Alamance County’s commissioners have cranked the ignition on a new set of rules for developments that cater specifically to recreational vehicles, campers, and other motorized dwellings.
The commissioners gave their unanimous nod to these new regulations on Monday as part of a broader swath of revisions to the county’s unified development ordinance. These changes also include new criteria for mobile home parks that temporarily close to retain their grandfather exemptions. They also unhitch the rules for new mobile home parks from RV-oriented developments, which had previously been lumped together under the same standards.
As a corollary to this regulatory divorce, the county’s planning department drew up a new set of provisions for RV parks that went before the county’s planning board several months ago. The planning board’s members reworked these proposals based on input from local developers. The results of this back-and-forth then reached the commissioners, who demanded additional tweaks after a state-mandated public hearing in May.
The rules that the commissioners had before them on Monday were, therefore, a fourth or fifth generation descendant of the planning department’s original draft of the proposed regulations. This iteration included lot-size provisions that had been tailored for motorized vehicles. It also contained setbacks, landscaping buffers, and so-called “land spacing” provisions that were intended to insulate any new RV parks from other forms of development.
In previous drafts of the rules, the land spacing requirements had been among the more contentious provisions for the county’s aspiring RV park developers. Even in their final iteration, the regulations demanded a zone of separation ranging from 25 to 150 feet between a new RV park and certain “protected” structures, such as schools, churches, single family homes, playgrounds and public parks. The final draft nevertheless offered developers the potential alternative of a five-foot berm in the event that it proves unfeasible for a developer to adhere to the letter of the land spacing requirements.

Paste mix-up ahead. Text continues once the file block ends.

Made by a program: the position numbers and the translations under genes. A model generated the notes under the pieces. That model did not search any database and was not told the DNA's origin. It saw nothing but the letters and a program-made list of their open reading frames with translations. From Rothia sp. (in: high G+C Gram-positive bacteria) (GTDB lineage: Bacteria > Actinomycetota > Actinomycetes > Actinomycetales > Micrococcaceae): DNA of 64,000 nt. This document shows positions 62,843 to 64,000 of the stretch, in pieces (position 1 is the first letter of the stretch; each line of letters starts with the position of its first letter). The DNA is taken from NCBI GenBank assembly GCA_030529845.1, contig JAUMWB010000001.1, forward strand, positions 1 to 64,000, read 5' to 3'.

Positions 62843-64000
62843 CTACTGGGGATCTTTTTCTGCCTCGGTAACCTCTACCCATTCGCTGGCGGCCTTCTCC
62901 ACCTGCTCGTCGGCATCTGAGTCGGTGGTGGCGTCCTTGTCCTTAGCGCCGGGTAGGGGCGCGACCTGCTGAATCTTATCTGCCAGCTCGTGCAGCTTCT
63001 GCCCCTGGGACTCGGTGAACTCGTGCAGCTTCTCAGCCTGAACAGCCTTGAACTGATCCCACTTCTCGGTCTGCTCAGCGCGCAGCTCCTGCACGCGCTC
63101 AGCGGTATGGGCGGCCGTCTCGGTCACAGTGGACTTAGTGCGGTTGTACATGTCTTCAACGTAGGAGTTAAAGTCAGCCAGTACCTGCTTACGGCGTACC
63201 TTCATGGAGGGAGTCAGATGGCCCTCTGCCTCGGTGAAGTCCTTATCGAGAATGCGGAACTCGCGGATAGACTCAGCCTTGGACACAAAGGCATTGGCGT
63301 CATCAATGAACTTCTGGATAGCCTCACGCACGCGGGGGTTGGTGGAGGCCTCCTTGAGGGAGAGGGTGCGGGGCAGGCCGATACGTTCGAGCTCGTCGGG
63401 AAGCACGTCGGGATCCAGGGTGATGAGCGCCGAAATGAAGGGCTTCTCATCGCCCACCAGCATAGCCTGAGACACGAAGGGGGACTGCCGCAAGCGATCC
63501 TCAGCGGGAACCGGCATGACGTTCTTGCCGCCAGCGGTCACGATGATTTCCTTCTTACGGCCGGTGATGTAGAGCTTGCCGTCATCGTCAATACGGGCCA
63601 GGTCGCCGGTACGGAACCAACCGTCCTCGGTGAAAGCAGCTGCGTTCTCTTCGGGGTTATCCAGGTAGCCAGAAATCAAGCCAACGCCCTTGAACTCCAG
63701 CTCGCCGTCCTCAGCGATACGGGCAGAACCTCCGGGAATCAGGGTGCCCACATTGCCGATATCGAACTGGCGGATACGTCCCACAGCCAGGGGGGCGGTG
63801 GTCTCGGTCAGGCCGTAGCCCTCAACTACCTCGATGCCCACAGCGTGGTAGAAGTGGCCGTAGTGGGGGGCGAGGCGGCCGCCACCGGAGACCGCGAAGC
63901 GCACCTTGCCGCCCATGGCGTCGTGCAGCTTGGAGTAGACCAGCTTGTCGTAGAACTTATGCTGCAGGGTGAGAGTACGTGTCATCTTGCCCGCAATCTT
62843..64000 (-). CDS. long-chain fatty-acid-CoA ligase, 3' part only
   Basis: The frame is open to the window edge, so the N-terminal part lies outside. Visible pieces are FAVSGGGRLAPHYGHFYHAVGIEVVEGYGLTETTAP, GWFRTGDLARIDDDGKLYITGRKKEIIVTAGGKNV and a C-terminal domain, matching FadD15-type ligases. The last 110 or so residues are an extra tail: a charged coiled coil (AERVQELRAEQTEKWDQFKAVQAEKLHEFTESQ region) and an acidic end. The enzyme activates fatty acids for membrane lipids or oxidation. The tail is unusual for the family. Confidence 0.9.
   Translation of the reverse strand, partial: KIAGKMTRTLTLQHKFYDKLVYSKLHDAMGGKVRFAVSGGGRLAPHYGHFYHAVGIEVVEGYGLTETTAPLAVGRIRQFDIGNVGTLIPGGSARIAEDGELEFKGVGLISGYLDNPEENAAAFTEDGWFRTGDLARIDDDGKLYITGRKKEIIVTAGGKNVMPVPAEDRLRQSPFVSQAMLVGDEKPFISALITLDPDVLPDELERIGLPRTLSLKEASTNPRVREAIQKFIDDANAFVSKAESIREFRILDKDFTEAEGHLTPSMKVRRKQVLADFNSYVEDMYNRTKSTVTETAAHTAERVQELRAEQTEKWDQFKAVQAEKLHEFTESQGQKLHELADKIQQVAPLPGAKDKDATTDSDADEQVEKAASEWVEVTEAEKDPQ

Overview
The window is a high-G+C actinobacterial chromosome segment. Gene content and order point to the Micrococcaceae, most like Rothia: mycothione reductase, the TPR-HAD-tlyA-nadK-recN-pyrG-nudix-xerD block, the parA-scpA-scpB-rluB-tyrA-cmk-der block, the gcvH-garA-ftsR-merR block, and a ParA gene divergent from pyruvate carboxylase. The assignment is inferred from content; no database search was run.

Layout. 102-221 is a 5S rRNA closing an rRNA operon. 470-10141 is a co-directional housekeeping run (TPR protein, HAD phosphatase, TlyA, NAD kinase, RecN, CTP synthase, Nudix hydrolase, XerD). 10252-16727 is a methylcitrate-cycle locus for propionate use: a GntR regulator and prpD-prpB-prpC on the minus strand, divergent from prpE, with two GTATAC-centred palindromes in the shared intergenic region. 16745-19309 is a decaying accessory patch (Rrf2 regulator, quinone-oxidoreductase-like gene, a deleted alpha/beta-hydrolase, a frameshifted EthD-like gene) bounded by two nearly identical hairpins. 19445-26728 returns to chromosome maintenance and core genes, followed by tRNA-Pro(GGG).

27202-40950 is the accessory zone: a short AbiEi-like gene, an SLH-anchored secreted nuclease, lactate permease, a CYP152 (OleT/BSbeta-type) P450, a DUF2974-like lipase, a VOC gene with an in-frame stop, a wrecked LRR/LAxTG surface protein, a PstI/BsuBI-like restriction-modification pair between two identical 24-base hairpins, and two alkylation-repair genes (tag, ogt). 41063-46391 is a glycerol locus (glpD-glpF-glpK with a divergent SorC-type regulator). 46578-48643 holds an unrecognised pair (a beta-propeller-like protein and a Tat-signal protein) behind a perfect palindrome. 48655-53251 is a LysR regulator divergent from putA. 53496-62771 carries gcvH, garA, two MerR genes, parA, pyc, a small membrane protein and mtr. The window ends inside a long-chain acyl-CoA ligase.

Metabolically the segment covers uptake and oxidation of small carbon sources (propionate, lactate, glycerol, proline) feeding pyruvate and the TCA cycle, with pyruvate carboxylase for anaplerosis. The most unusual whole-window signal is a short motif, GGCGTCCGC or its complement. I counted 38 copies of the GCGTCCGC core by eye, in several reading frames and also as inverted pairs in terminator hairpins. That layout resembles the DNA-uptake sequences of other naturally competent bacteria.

Another sticking point for developers had been a proposed rule that would’ve required a six-foot opaque fence or some other form of screening if any portion of a park is visible from a protected structure that lies within 1,000 feet of the development.
Before the commissioners rendered their final verdict on Monday, developers Philip Morgan and Myron Prevatte availed themselves of a designated public comment period to share some of their lingering misgivings with the county’s governing board.
Prevatte assured the commissioners that he was generally pleased with the draft that was up for consideration that evening. He nevertheless suggested “a few small changes,” including the elimination of the land-spacing provisions. Prevatte insisted that it’s ludicrous to segregate an RV park’s occupants from the very places that they’re likely to frequent when they aren’t traveling around in their campers.
“People like you and I occupy RV parks and campers,” he told the commissioners. “They are not aliens. They go to school; they go to church; they go to parks and playgrounds…So why can’t we put a nice RV park next to these things.”
Morgan also raised some objections to a few of the proposed regulations, although he, like Prevatte, was generally optimistic about the ultimate form these new rules would take.